Micro Men (Syntax Era) – why clusters need characters

I am quite excited about Micro Men for lots of reasons: it is set in my home town; I know a few of the people portrayed; it is about tech entrepreneurs; I was at College with Xander Armstrong who plays Sir Clive Sinclair and he is one of the funniest people I know; I like watching telly and terrible puns. The potential for poor punning is high – it is billed as a ROM -com for example. There is also an important lesson for Cambridge and other technology clusters around the world.

This is the official trailer:

But this programme is more about rampaging egos than computers which is what I hope will make it entertaining.

“One of those who found himself at the business end of Sinclair’s ire was Chris Curry, who’d worked with him at Sinclair Radionics (site of the aforementioned ashtray scenario) since 1966. Portrayed in Micro Men by Martin Freeman, Curry’s unshakable belief in home computing would precipitate one of the most curious chapters in modern British history, his vision ushering in an era when every playground in the country buzzed with exciting talk of ROM, bits, bytes and motherboards.” (From Guardian Preview).

This is a story that is an integral part of the story of the Cambridge Technology Cluster. Never mind the business, this is a story of personal rivalry, petty jealousy, vindictive backstabbing and geek macho posturing that we just don’t get in this town any more – and the town is worse off because of it. If you believe the people who were there that I talk to now, many of the principle players in this particular story were as driven by personal rivalry as by inner drive. Someone once drew a map of the relationships that existed between some of the characters and their respective partners at the time. I wouldn’t spill the beans online but it does make Hollyoaks look quite dull.

To a repeatable story of the time.

Set in the Baron of Beef, whose landlord was a military man like the landlord of the Cumbrian pub in Withnail. This was where the entrepreneurs of the early 80s hung out and showed off. Of course the rivalry between Chris Curry and Clive Sinclair was huge and they were never able to stop themselves when it came to demonstrating their own personal success.

Sometimes the Baron of Beef rivalry boiled over and fights broke out. At the height of the BBC/Spectrum bubble, in the autumn – the conker season – Clive and Chris challenged each other to a conker fight outside the Baron of Beef. As neither of them had conkers on them, they made do with their Rolexes.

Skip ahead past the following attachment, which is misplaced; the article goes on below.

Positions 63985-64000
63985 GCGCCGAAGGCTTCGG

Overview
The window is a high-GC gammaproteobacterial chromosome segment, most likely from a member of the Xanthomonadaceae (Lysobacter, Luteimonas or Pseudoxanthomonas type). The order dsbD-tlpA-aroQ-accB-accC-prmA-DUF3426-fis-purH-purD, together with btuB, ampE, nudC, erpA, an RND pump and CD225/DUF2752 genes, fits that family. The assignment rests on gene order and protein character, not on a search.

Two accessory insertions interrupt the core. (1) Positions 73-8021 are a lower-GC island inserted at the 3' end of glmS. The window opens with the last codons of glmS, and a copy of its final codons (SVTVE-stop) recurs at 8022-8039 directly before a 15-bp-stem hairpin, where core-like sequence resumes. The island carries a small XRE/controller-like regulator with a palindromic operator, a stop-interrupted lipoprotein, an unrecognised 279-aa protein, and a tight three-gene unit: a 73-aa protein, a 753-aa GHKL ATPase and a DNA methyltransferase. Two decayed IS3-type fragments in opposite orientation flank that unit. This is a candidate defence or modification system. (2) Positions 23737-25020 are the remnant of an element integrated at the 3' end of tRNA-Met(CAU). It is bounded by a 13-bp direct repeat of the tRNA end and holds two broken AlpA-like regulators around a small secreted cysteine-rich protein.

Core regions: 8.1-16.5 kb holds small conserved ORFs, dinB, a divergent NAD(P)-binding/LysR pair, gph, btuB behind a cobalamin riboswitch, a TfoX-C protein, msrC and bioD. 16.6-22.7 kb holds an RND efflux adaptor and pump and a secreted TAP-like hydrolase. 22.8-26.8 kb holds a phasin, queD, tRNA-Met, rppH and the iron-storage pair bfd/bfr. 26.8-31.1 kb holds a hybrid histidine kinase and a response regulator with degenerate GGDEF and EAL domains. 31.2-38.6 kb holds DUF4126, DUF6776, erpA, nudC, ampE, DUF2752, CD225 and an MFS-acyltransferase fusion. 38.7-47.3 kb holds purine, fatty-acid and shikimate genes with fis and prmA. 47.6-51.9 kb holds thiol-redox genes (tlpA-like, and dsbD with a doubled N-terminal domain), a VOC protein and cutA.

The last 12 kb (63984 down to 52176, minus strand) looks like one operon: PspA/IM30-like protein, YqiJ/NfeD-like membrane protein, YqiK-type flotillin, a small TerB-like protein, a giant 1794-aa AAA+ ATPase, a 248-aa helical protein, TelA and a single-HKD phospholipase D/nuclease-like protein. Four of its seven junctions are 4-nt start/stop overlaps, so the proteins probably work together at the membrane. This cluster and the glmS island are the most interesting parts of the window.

Jed Christiansen, an excellent fellow, recently compared Cambridge to Ann Arbor and concluded that Ann Arbor could teach Cambridge a lot about DOING. I agree with him but would add that Cambridge should get a bit more antsy and a bit more honest. There are lots of people who disagree with each other, and who don’t like each other who kiss, hug, drink, dine and walk away – then bitch people up behind their backs. Lets just say what we think. Lets find a pub where people can hang out, share ideas and show off.

If clusters want to become the new Silicon Valley of XXXX, they need to be able to disagree with each other publicly and be strong enough to take the knocks. Dave McClure‘s powerful Interant about Jason Fried’s comments on the role of VCs in the sale of Mint.com is a good example of the kind of thing that would never happen in my home town. But it stirred up a very thoughtful debate. Perhaps if we were a little less English, and a little more confident of ourselves, we would have a stronger identity and bigger ambitions.

We don’t have to be rude, and we don’t have to swear, but we should be able to disagree with one another without the fabric of society falling apart. There should be a place for people to hang out in the town. The closest place to this at the moment seems to be The Punter Pub. Shame it doesn’t have WiFi.

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4 responses to “Micro Men (Syntax Era) – why clusters need characters”

  1. Hi, Mark.

    I have to say I agree with you. It doesn’t necessarily have to be strictly personal feuds, though they’re probably hard to avoid! But the only way to have larger-than-life companies in a larger-than-life cluster is to have larger-than-life personalities.


  2. Chris Grew says:


    As an alum of both Ann Arbor (U of M) and Cambridge, I have to say that there is only one similarity: if you take the university out of each place, all you’re left with is a small market town!


  3. Brill Gates says:

    Idiot. The Cloud is the Road Ahead.